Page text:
US 4233093 A
PNP high power transistors are made in high yield by a process wherein the base diffusion step is conducted in a diffusion furnace wherein phosphorus is deposited on the walls of the furnace. This results in a sharp collector to base junction.
1. In the process of making PNP high power transistors wherein a silicon wafer is predoped with a N-type impurity such as phosphorus and the wafer heated in a base diffusion step to diffuse the dopant into the body of the silicon, the improvement comprising carrying out said diffusion step in a heated reaction vessel wherein the walls of the vessel have been first precoated with phosphorus.
2. The process of claim 1 including an initial step of oxidizing the surface of the wafer in a clean furnace prior to base deposition of phosphorus.
3. The process of claim 1 wherein the back side of the wafer is charged with SiO2.
4. The process of claim 1 wherein the wafers are first doped with phospho-, silicon oxide then deposited or capped with pure silicon oxide and then subjected to a diffusion cycle consisting of dry oxygen, steam and dry oxygen successively at a temperature of about 1200° C.
5. The process of claim 1 wherein the wafer is scored into a plurality of chips, each chip being at least 10,000 square mils in size.
In the manufacturing of semiconductor devices, the leakage current of semiconductor junctions leads to a poor quality device. This phenomenon is called softness. The elimination of soft junctions not only provides good quality devices but also leads to increased product yields and cheaper cost.
In the manufacture of high power transistors, it is relatively easy to make a NPN device but almost no complementary PNP transistors exist.
The usual problem is that CB junction leakages occur prior to and after the emitter diffusion operation. Because of this leakage, the wafer-sort yield is very low.
In accordance with the present invention, high power transistors are made in high yield utilizing a novel process. According to the invention, PNP transistors can be made in the power range of 50 to 300 watts and even higher.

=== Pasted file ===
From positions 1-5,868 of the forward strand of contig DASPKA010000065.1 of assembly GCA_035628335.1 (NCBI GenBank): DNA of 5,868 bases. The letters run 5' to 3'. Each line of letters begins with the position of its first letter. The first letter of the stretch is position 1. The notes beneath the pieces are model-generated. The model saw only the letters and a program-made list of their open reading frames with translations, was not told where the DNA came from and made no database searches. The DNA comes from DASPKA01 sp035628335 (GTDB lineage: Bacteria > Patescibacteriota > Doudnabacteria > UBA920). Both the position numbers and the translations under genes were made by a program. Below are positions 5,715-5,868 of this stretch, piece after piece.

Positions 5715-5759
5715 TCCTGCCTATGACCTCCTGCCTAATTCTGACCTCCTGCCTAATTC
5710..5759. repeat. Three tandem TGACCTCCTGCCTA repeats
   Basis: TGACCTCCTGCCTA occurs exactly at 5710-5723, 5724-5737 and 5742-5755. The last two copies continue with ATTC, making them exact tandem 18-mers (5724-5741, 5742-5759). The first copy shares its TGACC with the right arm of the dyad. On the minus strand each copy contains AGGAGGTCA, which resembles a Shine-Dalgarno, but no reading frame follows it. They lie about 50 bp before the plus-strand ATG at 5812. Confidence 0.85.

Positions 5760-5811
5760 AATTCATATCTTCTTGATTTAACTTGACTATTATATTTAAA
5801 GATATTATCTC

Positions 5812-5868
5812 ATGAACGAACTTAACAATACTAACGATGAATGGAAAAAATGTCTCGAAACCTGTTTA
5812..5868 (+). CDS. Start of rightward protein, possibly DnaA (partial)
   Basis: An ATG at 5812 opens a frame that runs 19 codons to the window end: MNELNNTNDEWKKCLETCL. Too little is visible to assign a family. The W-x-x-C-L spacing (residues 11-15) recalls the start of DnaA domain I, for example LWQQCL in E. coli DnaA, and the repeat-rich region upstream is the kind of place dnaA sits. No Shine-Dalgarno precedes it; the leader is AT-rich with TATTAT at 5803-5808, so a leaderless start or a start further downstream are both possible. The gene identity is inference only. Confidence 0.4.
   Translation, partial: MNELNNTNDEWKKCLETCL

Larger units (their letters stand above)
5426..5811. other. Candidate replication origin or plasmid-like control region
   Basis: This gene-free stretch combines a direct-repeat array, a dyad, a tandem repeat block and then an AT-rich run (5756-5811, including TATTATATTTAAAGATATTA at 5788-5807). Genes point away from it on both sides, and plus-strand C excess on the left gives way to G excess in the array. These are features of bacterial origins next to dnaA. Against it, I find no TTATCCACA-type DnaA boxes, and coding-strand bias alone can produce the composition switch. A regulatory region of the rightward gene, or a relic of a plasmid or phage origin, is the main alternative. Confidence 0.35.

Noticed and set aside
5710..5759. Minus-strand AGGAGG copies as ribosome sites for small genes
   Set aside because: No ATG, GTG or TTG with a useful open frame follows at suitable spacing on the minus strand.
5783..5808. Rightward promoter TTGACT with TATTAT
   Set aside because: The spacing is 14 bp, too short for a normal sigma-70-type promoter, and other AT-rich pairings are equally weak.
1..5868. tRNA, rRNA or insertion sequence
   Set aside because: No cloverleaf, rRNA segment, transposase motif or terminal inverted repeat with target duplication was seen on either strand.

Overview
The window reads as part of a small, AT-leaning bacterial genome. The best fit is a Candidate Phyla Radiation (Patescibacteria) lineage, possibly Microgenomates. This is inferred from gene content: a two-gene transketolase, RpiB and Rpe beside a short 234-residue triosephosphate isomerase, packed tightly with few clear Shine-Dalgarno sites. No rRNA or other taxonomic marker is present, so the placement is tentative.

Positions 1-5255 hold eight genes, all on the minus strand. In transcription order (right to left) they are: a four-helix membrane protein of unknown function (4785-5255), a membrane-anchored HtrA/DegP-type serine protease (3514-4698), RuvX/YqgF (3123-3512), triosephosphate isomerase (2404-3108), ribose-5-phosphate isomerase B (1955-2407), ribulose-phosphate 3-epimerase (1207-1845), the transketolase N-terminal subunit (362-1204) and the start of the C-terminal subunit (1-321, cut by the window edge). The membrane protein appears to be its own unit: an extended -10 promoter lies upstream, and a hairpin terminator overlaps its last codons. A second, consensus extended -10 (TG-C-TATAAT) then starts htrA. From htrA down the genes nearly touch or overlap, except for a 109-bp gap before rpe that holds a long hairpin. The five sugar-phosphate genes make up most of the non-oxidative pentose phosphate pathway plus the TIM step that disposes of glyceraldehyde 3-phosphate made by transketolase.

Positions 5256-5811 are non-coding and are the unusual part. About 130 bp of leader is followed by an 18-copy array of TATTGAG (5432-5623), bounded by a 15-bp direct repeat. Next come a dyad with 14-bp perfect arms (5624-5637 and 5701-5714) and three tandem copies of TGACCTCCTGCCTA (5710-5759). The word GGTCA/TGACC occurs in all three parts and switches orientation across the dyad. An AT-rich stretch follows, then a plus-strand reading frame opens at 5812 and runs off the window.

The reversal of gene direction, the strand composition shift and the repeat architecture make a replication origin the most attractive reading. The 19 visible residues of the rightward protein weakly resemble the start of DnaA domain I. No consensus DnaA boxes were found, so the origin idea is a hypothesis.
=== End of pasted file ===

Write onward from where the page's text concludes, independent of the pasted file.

The invention is particularly applicable to those transistors wherein the die size is at least 10,000 square mills and preferably on the order of 22,500 square mills and even larger. Whenever the chip size is 10,000 square mils or bigger, the leakages at the collector to base due to surface impurities, and precipitates are excessive. Consequently, a great deal of yield loss will be suffered. The process of the present invention will firstly assure a sharp CB breakdown prior to emitter diffusion. This is an essential requirement.
As is explained later in detail, the crux of the present invention consists of conducting the base diffusion step in the manufacture of a transistor in a diffusion furnace wherein the walls of the furnace have a phosphorus deposit thereon and wherein the wafers are supported on a layer of phosphorus-VAPOX (SiO2) during the base diffusion step. The wafers are, of course, predoped with phosphorus to make the collector base junction so that the process can be characterized as a double P process, i.e., both the wafers and the walls of the diffusion furnace are treated with phosphorus prior to the diffusion step.
The sole FIGURE of the drawing is a diagrammatic representation of the process of carrying out the present invention.
The present invention relates to the manufacture of large high power transistors of the PNP type. By large is meant transistors wherein the chip size is 10,000 square mills or larger.
Although the invention has as its primary application the manufacture of large high power transistors, it can also be used for smaller transistors and also those for use on lower and higher frequencies.
The general idea of making PNP transistors is well known and the making of such silicon diffusion transistors is shown in the literature, for instance in U.S. Pat. No. 3,791,884 and the references cited therein.
In the conventional making of transistors, the normal operation of the base diffusion step is to drive the base predeposition to the desired junction depth. Heretofore, all of the conventional base diffusion furnaces are clean, i.e. free of dopants and free of contaminates with the sole purpose of driving the base predeposition into the body of the silicon to form the collector base junction. The present invention differs from the prior art primarily in the fact that instead of using a clean furnace for the base diffusion step, the furnace is first treated with a N-type dopant, specifically phosphorus, so that phosphorus is deposited on the walls of the furnace prior to the base diffusion step.